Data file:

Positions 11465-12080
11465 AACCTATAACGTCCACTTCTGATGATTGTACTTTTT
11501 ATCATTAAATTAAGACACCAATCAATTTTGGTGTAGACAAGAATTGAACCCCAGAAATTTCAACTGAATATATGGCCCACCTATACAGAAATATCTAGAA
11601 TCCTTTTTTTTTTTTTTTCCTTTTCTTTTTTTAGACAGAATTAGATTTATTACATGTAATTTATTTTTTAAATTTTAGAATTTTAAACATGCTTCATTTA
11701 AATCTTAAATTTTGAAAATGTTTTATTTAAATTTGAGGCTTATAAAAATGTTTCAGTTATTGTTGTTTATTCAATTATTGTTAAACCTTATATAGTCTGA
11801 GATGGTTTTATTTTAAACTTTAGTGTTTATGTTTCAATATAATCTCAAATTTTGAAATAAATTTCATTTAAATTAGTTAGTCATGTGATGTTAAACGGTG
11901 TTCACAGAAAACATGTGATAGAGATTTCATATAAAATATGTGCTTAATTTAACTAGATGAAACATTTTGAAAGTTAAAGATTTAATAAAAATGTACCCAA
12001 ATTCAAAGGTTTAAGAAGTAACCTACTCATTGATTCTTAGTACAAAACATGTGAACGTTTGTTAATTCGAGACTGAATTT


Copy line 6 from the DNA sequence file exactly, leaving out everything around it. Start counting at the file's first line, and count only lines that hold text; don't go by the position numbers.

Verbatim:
11801 GATGGTTTTATTTTAAACTTTAGTGTTTATGTTTCAATATAATCTCAAATTTTGAAATAAATTTCATTTAAATTAGTTAGTCATGTGATGTTAAACGGTG